During the day (using the illustrative temperature noted on the diagram) if the temperature drops below 30 deg C the HT thermostat switches on and feeds power to the heat source until the required temperature is reached. It then switches off and there is no power to the heat source. The LT thermostat in this case is most unlikely to close as the temperature will not drop to anywhere near its setting. Even if it did, it would not matter as it would simply close the connection between permanent live and switched live which at that time are identical.

During the night there is no power switched to the HT thermostat. BUT, if the LT thermostat is calling (i.e. the temperature is below 25 deg C) then that thermostat feeds power to the input of the of the HT thermostat. At that temperature the HT thermostat is also calling so power is fed to the heat source.

The net result of this is that daytime temperatures (allowing for the fact that they will naturally continue to rise or fall for a brief while) will be between 28 and 32 deg C and night time temperatures between 23 and 27 deg C.

It should also be noted that my incubator is fairly large and even with a circulating fan there is a temperature differential between the top shelf and the bottom shelf some 60 cms below. The thermostat is at the top so I can incubate tropical species at the top where the temperatures are as quoted and temperate species at the bottom where the temperatures are 2-3 degrees lower.

It should be noted that the timer should only be used for the incubator as the switched circuit will become live during the night when the LT thermostat is calling. This can be resolved by the use of relays.


I would not recommend attempting to do this wiring unless you are thoroughly familiar with electrics. A professional electrician should be consulted. Note also that the wiring is more complex than shown as the negative and earth wires have been omitted for clarity - and the requirements in respect of them vary from one thermostat or timer to another. I will not be held responsible if anyone undertakes this without appropriate knowledge and skills or does so illegally. Please check the legal situation where you live. In the UK, electrical work must be carried out, or at least inspected and approved by, a qualified electrician.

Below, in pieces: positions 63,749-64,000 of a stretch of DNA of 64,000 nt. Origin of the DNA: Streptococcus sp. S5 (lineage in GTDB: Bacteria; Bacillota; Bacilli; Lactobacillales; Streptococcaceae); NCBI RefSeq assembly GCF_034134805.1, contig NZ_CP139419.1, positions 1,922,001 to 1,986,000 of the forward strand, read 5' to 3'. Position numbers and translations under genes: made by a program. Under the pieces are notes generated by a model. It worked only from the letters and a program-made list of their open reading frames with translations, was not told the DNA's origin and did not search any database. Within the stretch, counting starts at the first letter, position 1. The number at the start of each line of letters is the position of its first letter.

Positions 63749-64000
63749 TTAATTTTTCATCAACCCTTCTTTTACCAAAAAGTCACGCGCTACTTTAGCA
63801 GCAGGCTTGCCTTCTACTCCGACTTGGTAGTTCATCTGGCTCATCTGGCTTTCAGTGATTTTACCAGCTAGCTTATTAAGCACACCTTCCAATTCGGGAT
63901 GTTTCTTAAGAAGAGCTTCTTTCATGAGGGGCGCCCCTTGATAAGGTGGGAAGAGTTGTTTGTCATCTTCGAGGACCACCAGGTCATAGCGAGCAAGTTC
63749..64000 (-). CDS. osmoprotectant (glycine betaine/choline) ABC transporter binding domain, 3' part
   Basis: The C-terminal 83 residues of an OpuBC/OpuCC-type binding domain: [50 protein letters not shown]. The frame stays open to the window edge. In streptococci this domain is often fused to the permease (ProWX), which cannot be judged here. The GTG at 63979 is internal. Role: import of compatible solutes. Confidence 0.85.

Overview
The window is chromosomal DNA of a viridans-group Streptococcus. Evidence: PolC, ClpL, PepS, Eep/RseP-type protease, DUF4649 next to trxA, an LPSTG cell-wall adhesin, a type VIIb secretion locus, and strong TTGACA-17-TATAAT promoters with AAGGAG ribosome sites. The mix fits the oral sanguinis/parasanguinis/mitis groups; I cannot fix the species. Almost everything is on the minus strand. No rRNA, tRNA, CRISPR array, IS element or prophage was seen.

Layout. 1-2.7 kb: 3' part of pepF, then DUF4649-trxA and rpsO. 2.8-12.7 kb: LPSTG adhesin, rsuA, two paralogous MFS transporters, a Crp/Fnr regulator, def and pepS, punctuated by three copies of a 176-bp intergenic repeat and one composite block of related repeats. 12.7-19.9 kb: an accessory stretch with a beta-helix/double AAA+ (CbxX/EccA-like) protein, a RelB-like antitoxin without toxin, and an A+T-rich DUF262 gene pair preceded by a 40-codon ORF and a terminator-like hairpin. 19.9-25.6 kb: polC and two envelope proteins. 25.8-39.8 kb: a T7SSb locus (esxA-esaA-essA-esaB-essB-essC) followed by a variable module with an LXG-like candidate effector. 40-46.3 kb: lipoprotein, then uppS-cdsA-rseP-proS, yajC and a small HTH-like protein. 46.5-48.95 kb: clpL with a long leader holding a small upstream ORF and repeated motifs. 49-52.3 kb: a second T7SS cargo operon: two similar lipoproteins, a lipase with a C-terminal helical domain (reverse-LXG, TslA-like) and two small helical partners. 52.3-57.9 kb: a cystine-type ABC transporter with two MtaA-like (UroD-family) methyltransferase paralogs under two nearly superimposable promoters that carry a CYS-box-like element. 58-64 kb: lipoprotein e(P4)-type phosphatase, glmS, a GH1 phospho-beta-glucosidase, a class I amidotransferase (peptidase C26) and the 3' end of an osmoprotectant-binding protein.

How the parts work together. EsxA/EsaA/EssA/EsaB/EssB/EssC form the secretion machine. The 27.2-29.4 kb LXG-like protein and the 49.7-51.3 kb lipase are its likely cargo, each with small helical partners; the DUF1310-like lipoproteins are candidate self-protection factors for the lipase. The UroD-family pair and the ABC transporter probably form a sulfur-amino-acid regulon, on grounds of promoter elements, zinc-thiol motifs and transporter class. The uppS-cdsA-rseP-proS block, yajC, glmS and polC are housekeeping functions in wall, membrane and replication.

Example results

All of my eggs are incubated in the same incubator irrespective of the origin of the animals. I simply take advantage of the fact that heat rises. Even with a circulation fan, there is a 5 deg C temperature gradient from the bottom to the top of the incubator. Simplistically, I incubate temperate species in the bottom, Mediterranean or equivalent above them, sub-tropical above them and tropical at the top level.

In a typical year the following species were successfully incubated with an approximate 50/50 sex ration and a 90-100% hatch rate of fertile eggs simultaneously:-



Natural climate range (approx)

incubation period (days)

Lacerta agilis agilis



Lacerta agilis exigua



Lacerta viridis (bilineata)



Basiliscus vittatus



Eublepharis macularis



Gallotii stehlini



Laudakia stellio brachydactyla



Laudakia stellio picea



Physignathus cocinchinus



Podarcis sicula



The simplest solution of all

A fellow breeder who specialises in a similar group of animals with considerable success, Rob Pilley, is in agreement with my principles regarding fluctuating incubation temperatures. In his case, he simply has the incubator thermostat set on about 28 Deg C but running from a timer. This turns off at night time allowing the incubation temperature to fall slowly back to room temperature. Obviously this presumes that the room is kept at a reasonable temperature, although in practice so long as it remains in the teens it will be no problem.